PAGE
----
Nominative absolute phrase
Is it grammatically legitimate to view a nominative absolute as an object of an understood preposition modified by a participial phrase?
High heels clattering on the pavement, the angry women marched toward the mayor's office.
Object of an understood preposition......
(With) their high heels clattering on the pavement, the angry woman marched toward the mayor's office.
The nominative absolute phrase consists of a noun "subject", a participle, and any modifiers that accompany the participle. Unlike other phrases, absolute phrases modify entire clauses.
We teach our students that phrases are word groups that do not have subjects and verbs. We also say that phrases function as single parts of speech. If this is true, do we have adverbial nominative absolute phrases? Do noun absolute phrases exist? What about adjective absolute phrases?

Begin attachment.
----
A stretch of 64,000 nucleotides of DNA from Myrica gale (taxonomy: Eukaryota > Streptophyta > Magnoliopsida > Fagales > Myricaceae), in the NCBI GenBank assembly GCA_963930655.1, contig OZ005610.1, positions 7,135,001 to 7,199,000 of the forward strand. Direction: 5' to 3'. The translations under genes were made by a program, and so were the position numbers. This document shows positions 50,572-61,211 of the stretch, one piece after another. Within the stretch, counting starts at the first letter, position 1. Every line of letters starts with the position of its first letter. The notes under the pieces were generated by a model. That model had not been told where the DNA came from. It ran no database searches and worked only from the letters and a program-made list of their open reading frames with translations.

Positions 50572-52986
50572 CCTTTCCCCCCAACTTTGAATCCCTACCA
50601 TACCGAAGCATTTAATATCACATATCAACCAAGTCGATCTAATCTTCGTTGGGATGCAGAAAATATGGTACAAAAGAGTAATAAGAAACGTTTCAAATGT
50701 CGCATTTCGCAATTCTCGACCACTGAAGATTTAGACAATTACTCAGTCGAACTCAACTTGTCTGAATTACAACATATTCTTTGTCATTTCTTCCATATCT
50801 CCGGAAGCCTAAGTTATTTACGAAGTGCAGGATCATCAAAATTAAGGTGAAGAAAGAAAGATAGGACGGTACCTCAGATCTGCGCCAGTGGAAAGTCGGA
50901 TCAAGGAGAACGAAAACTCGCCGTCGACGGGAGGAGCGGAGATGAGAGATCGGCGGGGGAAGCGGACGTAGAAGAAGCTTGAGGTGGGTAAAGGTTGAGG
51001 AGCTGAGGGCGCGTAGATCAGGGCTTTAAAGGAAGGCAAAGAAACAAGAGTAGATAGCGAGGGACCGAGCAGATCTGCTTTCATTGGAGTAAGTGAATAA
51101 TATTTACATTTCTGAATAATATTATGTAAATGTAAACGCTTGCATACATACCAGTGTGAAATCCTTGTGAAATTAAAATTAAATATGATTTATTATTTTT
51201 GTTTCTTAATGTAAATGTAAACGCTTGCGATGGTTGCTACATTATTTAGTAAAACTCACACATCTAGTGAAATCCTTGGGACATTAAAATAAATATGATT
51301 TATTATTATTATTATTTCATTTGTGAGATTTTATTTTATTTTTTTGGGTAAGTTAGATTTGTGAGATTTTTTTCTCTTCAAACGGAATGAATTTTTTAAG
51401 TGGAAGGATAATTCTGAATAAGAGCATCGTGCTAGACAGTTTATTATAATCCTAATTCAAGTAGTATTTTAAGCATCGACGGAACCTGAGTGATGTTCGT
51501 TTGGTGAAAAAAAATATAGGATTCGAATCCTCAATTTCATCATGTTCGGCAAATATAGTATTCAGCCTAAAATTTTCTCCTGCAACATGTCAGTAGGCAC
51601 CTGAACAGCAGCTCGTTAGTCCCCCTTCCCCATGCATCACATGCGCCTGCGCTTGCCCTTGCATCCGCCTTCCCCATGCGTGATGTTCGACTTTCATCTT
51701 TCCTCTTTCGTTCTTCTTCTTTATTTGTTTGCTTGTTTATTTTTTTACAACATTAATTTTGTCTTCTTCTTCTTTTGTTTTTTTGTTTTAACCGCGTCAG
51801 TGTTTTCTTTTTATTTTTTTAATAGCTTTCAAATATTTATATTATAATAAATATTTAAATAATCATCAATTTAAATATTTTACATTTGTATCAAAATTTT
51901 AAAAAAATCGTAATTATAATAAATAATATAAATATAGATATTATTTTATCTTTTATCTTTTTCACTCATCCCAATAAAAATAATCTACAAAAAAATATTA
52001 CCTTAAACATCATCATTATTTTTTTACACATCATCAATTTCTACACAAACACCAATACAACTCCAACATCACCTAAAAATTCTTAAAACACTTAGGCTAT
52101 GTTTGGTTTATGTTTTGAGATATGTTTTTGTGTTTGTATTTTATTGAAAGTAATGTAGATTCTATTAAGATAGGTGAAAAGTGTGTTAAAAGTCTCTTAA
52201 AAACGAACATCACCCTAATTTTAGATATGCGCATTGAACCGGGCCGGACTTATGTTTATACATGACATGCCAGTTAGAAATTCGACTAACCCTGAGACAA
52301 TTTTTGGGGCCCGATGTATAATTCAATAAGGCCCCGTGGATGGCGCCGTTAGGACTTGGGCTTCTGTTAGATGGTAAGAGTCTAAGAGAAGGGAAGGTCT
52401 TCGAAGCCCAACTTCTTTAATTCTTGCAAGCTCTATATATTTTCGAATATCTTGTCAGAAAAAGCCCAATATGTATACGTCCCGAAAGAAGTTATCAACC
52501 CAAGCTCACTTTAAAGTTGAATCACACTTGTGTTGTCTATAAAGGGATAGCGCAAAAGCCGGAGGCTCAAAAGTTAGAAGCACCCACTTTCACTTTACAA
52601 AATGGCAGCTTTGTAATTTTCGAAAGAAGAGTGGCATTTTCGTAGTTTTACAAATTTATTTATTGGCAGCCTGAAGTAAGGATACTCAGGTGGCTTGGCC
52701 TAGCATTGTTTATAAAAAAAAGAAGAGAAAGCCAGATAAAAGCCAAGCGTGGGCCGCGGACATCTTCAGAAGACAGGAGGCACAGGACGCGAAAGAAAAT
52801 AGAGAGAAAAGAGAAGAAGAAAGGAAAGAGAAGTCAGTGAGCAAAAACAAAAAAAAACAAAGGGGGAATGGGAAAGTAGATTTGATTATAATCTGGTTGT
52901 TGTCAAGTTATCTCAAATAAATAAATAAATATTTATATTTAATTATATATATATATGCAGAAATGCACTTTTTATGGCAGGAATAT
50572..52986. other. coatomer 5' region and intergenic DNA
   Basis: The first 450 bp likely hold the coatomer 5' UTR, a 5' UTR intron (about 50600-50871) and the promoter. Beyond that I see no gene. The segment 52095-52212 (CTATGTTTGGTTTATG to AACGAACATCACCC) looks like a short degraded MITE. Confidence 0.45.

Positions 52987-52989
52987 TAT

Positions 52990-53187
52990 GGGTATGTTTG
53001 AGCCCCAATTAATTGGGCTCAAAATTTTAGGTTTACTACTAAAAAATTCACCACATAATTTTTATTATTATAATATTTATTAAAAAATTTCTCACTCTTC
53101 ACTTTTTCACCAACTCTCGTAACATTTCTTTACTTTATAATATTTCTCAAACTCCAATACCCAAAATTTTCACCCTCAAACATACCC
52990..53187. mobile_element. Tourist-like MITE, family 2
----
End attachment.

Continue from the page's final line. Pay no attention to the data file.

I am prone to consider the preposition with as an inherent element of an absolute phrase. Granted, the with preposition would always be understood much like the understood preposition featured in an adverbial objective.
I believe absolute phrases exist. I am just not totally convinced that they are anything other than participial phrases that modify objects of understood prepositions. When I view absolute phrases from this perspective, they make perfect sense to me and share the grammatical properties of other phrases.